Land Bird Conservation Plan Colorado  

Executive Summary
Overview of Colorado
Physiographic Region 36
Physiographic Region 62

  • Alpine Tundra
  • Aspen
  • Cliff/Rock
  • High Elevation Riparian
  • Lowland Riparian
  • Mixed Conifer
  • Mountain Shrubland
  • Ponderosa Pine
  • Sagebrush Shrubland
  • Spruce-Fir
  • Wetlands


  • Physiographic Region 87
    Implementation Strategies
    Literature Cited
    Appendices

    Physiographic Region 62: Southern Rocky Mountains

    Spruce-Fir

    Description and Ecology: Spruce-fir forest in Physiographic Area 62 is present at 2750 to 3650 m (9,000-12,000 ft) in elevation. Engelmann spruce and subalpine fir are the dominant tree species. Engelmann spruce is found without subalpine fir at the lower elevations, but only on cool, sheltered sites. Lodgepole pine and aspen are often mixed in at lower and middle elevations, and limber pine and bristlecone pine are present at middle and higher elevations. At the highest elevations, where spruce-fir gives way to alpine tundra, the harsh climate restricts these trees to a small, contorted, often ground-hugging growth form known as "krummholz." Most precipitation is in the form of snow, which remains on the ground well into spring. Because spruce-fir forests are cooler and wetter than other forests in Physiographic Area 62, fire is comparatively uncommon, with perhaps several hundred years passing between fires at a given location. As a result, these forests produce large trees, with mature specimens reaching 90 cm (3 ft) dbh and 35 m (120 ft) tall. Understory vegetation can vary from sparse to quite dense, perhaps the densest of the conifer forests in this region with the exception of dense Gambel oak under ponderosa pine. Blueberry, shrubby cinquefoil, and Colorado currant are common components. The primary disturbance agents are blowdown and insect infestations (Engelmann spruce beetle and western spruce budworm). When fires do occur, they are often stand-replacement fires, fed by the dense trees and understory, although moisture and other factors result in patchy dispersal across the landscape. Recovery from disturbance is slow due to the cold winters and a short, cool growing season.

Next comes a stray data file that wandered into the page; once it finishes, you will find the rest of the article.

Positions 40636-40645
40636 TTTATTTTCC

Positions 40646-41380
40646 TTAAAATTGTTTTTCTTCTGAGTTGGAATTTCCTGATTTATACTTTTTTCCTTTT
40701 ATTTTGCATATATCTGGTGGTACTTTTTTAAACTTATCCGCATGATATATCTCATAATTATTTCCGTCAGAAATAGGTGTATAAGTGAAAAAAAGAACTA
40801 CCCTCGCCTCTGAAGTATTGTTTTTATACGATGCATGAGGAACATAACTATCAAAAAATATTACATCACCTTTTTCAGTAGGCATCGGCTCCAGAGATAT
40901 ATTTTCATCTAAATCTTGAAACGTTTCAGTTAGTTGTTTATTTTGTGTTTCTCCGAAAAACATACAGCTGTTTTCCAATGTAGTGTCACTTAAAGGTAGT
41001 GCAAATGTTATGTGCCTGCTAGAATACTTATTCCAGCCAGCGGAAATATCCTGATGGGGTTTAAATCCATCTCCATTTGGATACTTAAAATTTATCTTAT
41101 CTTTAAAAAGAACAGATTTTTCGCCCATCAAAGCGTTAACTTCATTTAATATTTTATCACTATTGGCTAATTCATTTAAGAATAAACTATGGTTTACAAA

Importance and Conservation Status: In comparison with spruce-fir forests of eastern North America, which generally support more insects and insectivorous birds, many of which are Neotropical migrants, spruce-fir forests in the Southern Rocky Mountains support fewer insects and insectivorous birds and fewer Neotropical migrants. Instead, the avian community in this area has a comparatively large number of seed-eating birds, a reflection of the abundant cone crops available here. Compared to eastern spruce forests, fewer birds of this region are of conservation concern. Birds commonly found in this forest type include the Gray Jay, Mountain Chickadee, Red-breasted Nuthatch, Ruby-Crowned Kinglet, Hermit Thrush, Pine Grosbeak, and Pine Siskin.

    Spruce-fir forests are a valuable source of timber in Colorado; the resulting logging pressure along with slow regeneration may have negative consequences for avian communities.

    Priority Species Accounts: Three species are identified as high priority in Spruce-Fir habitats in Physiographic Area 62: Boreal Owl, Olive-sided Flycatcher, and Hammond's Flycatcher.


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